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I’ve been preparing for this for weeks now and I managed to procure my ticket with the help of Irene, who knows a Mrs Marrett, who knows a girl who attends to the wardrobes at the Grand. Irene also helped me mend my velveteen hat, which I once again crushed in the wardrobe somehow. One day I hope, Isabella’s generation will triumph and women will be running around without hats and pins and all that. I know I gripe about it all the time, but I’m just not a hat person, I reckon. If it wasn’t for Irene’s nimble hands, I’d constantly look like Ophelia right before she went for the river, which is not a good get-up for a forty-year-old widow.

I wrote to Isabella to come up for a week to visit her old Mammy and be spoilt a little, but she’s ever so busy spending her sweet time with Gertler and that Bohemian lot. I worry and worry, a mere child and all alone in the big city, living on pennies to study art. I truly hope her efforts will be rewarded by a solid artistic career of some sort. I often wish she would have stayed nearer to my apron strings in Yorkshire. There’s art and culture here too. Maybe not a scholarship at the Slade and all the young radical ideas, but she could build a portrait business, or even consider carrying on with her father’s trade and become a photographist! I am of course jolly proud of her artistic abilities and perseverance at the same time. I will be there for her as much as my own humble earnings and my beloved Stanley’s small annuity allows.

But enough of my idle chatter about my motherly worries. I’m going to the Grand to see Anna Pavlova in two weeks! Much as I love movie theatres, I need to treat myself to a trip to the ‘real’ theatre every now and then. I do admit, I can be more star-struck than some of the girls in the office. I need to see my idols in person! Old Lavender, me. And the best place to satisfy my passion for tinsel and glitter is of course the Grand!

Many famous names have appeared there already. My favourite of them all is Henry Ainley, who was a frequent visitor ten years ago or so. Oh we had monstrous good times! Stanley was still alive, Isabella was a mere babe and life was so wonderful: we left her with Nanny Doyle and off we went to see Ainley and meet friends. There was chatter and sometimes even champagne!  Once we even met Ainley, who was a Leeds boy. He was born not far where the University is now, at Belle Vue Terrace, and baptised at St.George’s Parish Church.  A long time ago now, even the divine Sarah Bernhardt and Lily Langtry appeared there too. Pavlova’s been here already once. She had a show at the Grand in January, which I could not go to. Bruce Turner, a Leeds painter and member of the Leeds Art Club, painted a strikingly modern painting of this strikingly classic apparition of a woman!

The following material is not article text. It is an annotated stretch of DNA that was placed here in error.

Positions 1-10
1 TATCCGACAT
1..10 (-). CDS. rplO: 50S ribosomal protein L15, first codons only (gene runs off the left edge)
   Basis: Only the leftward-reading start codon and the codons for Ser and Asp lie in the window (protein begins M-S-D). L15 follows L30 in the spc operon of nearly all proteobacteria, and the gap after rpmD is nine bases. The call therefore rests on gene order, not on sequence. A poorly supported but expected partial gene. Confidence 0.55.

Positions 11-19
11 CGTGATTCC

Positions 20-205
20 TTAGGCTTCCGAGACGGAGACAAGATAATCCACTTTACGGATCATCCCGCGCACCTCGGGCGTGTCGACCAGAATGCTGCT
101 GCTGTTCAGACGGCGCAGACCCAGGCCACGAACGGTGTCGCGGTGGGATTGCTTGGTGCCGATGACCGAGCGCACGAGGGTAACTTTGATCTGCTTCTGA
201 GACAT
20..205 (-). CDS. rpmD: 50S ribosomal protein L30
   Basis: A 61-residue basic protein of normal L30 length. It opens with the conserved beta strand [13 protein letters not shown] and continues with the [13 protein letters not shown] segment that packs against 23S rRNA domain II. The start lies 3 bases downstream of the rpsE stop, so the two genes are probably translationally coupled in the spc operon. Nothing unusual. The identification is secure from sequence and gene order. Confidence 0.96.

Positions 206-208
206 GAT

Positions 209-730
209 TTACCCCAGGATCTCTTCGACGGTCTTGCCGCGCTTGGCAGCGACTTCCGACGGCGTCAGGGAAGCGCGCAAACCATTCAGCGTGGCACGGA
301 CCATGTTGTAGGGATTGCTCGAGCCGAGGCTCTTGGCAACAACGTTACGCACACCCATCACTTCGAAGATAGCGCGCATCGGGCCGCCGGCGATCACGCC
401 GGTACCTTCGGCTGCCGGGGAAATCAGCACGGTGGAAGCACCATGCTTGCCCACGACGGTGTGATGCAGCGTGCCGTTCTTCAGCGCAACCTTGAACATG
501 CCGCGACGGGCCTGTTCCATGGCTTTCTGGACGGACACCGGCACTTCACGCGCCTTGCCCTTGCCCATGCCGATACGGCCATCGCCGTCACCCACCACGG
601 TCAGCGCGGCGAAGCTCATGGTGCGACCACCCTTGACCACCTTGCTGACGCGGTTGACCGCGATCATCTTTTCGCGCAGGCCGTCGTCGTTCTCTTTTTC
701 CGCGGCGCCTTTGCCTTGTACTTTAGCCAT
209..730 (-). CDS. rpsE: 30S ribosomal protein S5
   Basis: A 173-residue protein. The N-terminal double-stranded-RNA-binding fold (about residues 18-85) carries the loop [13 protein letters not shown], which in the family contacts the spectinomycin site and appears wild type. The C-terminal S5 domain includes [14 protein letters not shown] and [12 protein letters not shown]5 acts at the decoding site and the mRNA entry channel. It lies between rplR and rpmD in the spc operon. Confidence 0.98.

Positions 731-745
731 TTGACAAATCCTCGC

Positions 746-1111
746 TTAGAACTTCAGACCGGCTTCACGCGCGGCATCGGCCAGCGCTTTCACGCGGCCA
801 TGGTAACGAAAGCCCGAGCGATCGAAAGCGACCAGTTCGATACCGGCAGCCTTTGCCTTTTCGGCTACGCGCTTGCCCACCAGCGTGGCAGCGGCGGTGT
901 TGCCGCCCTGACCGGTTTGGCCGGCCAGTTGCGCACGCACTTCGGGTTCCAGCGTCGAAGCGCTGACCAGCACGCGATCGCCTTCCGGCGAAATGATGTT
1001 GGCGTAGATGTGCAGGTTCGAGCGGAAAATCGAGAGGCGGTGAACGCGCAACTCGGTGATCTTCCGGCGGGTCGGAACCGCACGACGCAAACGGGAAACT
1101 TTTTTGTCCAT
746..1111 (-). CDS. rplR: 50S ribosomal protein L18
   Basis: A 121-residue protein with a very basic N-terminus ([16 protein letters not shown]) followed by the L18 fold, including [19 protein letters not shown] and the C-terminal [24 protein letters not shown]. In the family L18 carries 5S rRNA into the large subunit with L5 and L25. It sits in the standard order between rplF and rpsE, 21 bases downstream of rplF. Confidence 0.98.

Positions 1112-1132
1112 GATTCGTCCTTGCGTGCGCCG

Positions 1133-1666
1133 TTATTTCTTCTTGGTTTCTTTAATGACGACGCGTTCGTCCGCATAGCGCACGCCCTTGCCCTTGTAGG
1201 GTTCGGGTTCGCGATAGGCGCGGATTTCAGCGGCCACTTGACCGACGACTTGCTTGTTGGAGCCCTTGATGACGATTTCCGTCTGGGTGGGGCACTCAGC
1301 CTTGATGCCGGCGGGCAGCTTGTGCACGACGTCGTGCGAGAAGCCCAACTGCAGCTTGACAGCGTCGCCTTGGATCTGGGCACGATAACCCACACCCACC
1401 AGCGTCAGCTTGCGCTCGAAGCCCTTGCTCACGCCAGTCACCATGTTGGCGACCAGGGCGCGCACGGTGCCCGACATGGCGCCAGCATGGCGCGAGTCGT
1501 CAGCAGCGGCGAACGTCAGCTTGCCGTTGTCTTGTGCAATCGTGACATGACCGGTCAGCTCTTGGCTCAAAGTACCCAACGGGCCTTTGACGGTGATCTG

Bruce Turner, Anna Pavlova, c. 1912

Bruce Turner, Anna Pavlova, c. 1912, Oil paint on canvas, Tate London

Anna Pavlova c. 1912

Well, for the rest of the year it seems that the Grand was all about Gilbert and Sullivan. The D’Oyly Carte Opera Company put on six Gilbert and Sullivan operas in one week this year! And now finally: ballet! The Grand will go all exotic this October as brooding and passionate Eastern European melodies will fill the chilly Leeds air…. Anna Pavlova, the famous ballerina is coming this month and Lavender Sabgalle has a ticket and a new pair of olive green kid gloves to show off!

Playbill - Anna Pavlova

PS: I’ll have to write about Vesta Victoria some time too. She’s another star from Leeds that I have met – not a bad record for a woman who can’t tame her own hats, what!

Information and photo are from:


The playbill for Pavlova’s show in January 1912:

For full immersion into the Anna Pavlova experience:

1. Forget Angelina Ballerina! Get the real thing, but perhaps not the Black Swan variety: Froth and tutus in ‘I Dreamed I Was a Ballerina‘ which Pavlova wrote ten years after she settled and toured in England (including Leeds) in 1912. Published with Edgar Degas’s wonderful paintings. Of course.

2. Make a Pavlova. Anna Pavlova toured New Zealand in 1926 and her tutu immediately became a dessert inspiration down under. Hotly debated whether the Pavlova is an Ozzie or Kiwi classic, the fact remains: there is no amount of kiwi fruit and berry topping that can make up for the tremendous sugar bomb simultaneously assaulting your bloodstream and teeth, when you get your mittens on one of these. Which is exactly why we like them.

And finally: Bruce Turner (1894‑1963)! A today lesser-known member of the forward-looking Leeds artistic circle in the pre-WWI era which included Lavender’s boss Sir Michael Sadler, Herbert Read and Alfred Orage. He was also a member of Orage’s ‘Cafe Royale Circle’. He attended Leeds School of Art, and shortly after finishing school in 1911 he met Patrick Heron‘s  father,Tom Heron, who became a major collector of Turner’s work. According to Patrick Heron saw Turner’s work as ‘utterly avant-garde’. he especially liked Pavlova, which he described as ‘a cinematic vision of a moving dancer’. While Heron celebrated Turner as ‘unparalleled in England’, compared to whom ‘Wyndham Lewis seems unpainterly, and Ginner or Gilman too conservative’, Robert Cork saw him as ‘one of those minor talents in isolated provincial centres such as Leeds’ who were fired up by the uncompromising abstraction of Vorticism.’

This and more in: Tom Steele, Alfred Orage and the Leeds Arts Club 1893-1923, Scolar Press, 1990.